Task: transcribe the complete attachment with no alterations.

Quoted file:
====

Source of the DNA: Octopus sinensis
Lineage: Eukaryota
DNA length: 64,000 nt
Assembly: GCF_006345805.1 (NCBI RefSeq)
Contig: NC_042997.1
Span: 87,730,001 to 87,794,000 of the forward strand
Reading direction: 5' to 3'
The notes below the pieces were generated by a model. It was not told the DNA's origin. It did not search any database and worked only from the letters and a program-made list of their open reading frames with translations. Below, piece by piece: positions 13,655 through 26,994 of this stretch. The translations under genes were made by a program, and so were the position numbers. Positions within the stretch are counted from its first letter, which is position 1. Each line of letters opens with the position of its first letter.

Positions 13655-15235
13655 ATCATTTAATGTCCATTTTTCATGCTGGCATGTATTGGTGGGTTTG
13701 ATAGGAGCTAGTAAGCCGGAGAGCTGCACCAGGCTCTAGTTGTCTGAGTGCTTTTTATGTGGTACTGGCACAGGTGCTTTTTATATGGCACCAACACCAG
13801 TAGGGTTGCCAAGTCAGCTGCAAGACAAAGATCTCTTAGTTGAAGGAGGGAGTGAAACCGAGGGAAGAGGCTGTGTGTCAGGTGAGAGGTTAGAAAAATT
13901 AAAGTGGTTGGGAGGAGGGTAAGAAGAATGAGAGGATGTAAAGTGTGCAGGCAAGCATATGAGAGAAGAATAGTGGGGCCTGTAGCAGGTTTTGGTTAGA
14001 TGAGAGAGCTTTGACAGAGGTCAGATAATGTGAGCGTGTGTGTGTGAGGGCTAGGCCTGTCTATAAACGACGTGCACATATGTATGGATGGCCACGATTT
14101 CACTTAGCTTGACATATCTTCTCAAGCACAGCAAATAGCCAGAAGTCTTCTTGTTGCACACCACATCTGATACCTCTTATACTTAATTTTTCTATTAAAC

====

Source of the DNA: Octopus sinensis
Lineage: Eukaryota
DNA length: 64,000 nt
Assembly: GCF_006345805.1 (NCBI RefSeq)
Contig: NC_042997.1
Span: 87,730,001 to 87,794,000 of the forward strand
Reading direction: 5' to 3'
The notes below the pieces were generated by a model. It was not told the DNA's origin. It did not search any database and worked only from the letters and a program-made list of their open reading frames with translations. Below, piece by piece: positions 13,655 through 26,994 of this stretch. The translations under genes were made by a program, and so were the position numbers. Positions within the stretch are counted from its first letter, which is position 1. Each line of letters opens with the position of its first letter.

Positions 13655-15235
13655 ATCATTTAATGTCCATTTTTCATGCTGGCATGTATTGGTGGGTTTG
13701 ATAGGAGCTAGTAAGCCGGAGAGCTGCACCAGGCTCTAGTTGTCTGAGTGCTTTTTATGTGGTACTGGCACAGGTGCTTTTTATATGGCACCAACACCAG
13801 TAGGGTTGCCAAGTCAGCTGCAAGACAAAGATCTCTTAGTTGAAGGAGGGAGTGAAACCGAGGGAAGAGGCTGTGTGTCAGGTGAGAGGTTAGAAAAATT
13901 AAAGTGGTTGGGAGGAGGGTAAGAAGAATGAGAGGATGTAAAGTGTGCAGGCAAGCATATGAGAGAAGAATAGTGGGGCCTGTAGCAGGTTTTGGTTAGA
14001 TGAGAGAGCTTTGACAGAGGTCAGATAATGTGAGCGTGTGTGTGTGAGGGCTAGGCCTGTCTATAAACGACGTGCACATATGTATGGATGGCCACGATTT
14101 CACTTAGCTTGACATATCTTCTCAAGCACAGCAAATAGCCAGAAGTCTTCTTGTTGCACACCACATCTGATACCTCTTATACTTAATTTTTCTATTAAAC